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Little & Lion Hardcover – August 8, 2017
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"On the surface, this is a great book that beautifully navigates the elaborate landscapes of sexual orientation and mental health issues. But as I read on, I found myself deeply connected with Suzette, who is gorgeously depicted in all her complexities. This is a book and a protagonist I will long remember."―Bill Konigsberg, award-winning author of Openly Straight and Honestly Ben
"Brandy Colbert takes us on an emotional and gorgeous journey with a protagonist who is trying to figure out where she fits in with her family as well as in the world. A book full of overwhelming love and courage."―Sara Farizan, author of Tell Me Again How a Crush Should Feel
* "This superbly written novel teems with meaningful depth, which is perfectly balanced by romance and the languorous freedom of summer."―Booklist, starred review
* "A moving, diverse exploration of the challenges of growing up and the complicated nature of loyalty."―School Library Journal, starred review
* "Colbert sensitively confronts misconceptions about mental illness, bisexuality, and intersectional identity....A vibrantly depicted Los Angeles."―Kirkus Reviews, starred review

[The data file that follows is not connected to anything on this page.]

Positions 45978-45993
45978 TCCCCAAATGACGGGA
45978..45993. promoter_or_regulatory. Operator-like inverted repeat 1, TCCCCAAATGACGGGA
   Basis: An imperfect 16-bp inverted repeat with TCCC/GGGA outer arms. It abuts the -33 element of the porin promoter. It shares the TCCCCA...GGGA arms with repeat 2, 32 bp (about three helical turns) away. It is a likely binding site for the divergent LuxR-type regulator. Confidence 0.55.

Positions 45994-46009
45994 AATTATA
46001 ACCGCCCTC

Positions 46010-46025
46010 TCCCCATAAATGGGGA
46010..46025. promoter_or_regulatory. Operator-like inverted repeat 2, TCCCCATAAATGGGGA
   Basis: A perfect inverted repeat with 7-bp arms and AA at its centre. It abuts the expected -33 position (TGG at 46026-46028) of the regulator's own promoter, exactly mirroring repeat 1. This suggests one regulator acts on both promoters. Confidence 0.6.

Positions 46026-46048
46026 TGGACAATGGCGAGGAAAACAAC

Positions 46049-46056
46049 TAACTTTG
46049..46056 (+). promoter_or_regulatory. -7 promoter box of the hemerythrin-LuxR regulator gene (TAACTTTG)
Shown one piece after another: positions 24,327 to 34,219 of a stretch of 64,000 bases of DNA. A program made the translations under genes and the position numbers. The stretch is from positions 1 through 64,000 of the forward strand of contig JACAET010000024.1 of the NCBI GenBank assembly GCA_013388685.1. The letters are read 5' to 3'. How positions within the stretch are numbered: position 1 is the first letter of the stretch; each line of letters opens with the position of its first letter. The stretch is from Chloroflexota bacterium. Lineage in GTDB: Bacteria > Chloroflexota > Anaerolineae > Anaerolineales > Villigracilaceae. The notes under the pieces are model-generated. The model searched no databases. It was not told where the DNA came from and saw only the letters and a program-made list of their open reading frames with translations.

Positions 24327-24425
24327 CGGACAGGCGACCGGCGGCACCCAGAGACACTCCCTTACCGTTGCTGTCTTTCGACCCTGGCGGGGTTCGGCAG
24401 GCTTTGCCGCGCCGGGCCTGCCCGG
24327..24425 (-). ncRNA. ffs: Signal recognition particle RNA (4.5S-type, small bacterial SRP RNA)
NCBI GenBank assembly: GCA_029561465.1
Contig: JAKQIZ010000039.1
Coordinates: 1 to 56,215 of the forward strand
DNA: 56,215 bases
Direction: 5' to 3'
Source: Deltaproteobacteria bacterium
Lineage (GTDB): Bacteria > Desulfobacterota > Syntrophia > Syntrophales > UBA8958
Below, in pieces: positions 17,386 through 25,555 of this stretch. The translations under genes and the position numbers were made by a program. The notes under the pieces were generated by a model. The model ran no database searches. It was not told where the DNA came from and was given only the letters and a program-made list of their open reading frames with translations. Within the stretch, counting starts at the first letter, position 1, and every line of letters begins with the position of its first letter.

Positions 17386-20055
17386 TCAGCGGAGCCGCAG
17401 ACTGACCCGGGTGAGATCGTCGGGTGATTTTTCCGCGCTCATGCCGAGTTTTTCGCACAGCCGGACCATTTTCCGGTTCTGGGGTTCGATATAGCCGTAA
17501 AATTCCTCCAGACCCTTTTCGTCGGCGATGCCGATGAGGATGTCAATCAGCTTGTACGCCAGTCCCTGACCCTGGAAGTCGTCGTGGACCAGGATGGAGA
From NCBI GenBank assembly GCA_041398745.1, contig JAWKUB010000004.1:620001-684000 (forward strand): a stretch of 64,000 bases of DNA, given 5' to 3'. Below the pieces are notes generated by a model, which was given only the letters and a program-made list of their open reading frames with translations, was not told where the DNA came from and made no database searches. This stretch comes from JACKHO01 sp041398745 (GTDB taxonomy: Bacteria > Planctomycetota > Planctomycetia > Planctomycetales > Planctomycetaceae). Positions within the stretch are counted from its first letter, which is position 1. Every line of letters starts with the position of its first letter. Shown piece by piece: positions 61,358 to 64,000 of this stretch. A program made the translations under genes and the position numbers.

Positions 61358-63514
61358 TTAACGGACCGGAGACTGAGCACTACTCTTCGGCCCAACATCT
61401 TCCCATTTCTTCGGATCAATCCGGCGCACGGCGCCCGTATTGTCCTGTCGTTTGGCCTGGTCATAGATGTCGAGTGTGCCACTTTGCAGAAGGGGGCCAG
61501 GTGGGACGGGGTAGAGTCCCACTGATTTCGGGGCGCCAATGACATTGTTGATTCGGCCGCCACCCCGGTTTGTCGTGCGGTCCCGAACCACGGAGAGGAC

* "From the threads of love and romance, to redefining family life, readers of all walks of life will find an entry point to this title."―Bulletin of the Center for Children's Books, starred review
"A moving and well-realized examination of secrecy, trust, and intimacy."―Publishers Weekly
" Hand [Little & Lion] to readers who like thoughtful, edgy stories with no easy answers."―VOYA
About the Author
Brandy Colbert was born and raised in Springfield, Missouri. Her debut novel, Pointe, won the 2014 Cyblis Award for young adult fiction and was named a best book of 2014 by Publishers Weekly, BuzzFeed, Book Riot, and more. She was chosen as a Publishers Weekly Flying Start for spring 2014. Brandy works as a copyeditor and lives in Los Angeles, California.
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Suzette returns home for the summer from boarding school feeling very unsure about not only her sexuality but also her relationship with her brother Lionel who was recently diagnosed with bipolar disorder. Though the book covers many important issues, these were the main focus throughout the novel.
Before Suzette returned home, she was involved in a secret relationship with her roommate that left her feeling somewhat exposed, without much closure, and questioning where she fits on the human sexuality spectrum. She is trying to make sense of all her feelings, especially when she runs into an old family friend, Emil, and sparks fly. But it’s not only Emil who catches her eye when she meets Raphaela. She is really struggling with her feelings and the connection she feels towards both which only gets harder when her brother Lionel falls head over heels for Raphaela. I wouldn’t classify this novel as a romance though, because as Suzette does indeed date Emil, she is truly working through her feelings and coming to terms with them. And though she has a crush on Raphaela, she never crosses a line that would hurt both Emil and her brother. I respected how the author handled this. These potentially romantic relationships weren’t about Suzette discovering love, but about discovering herself and embracing it.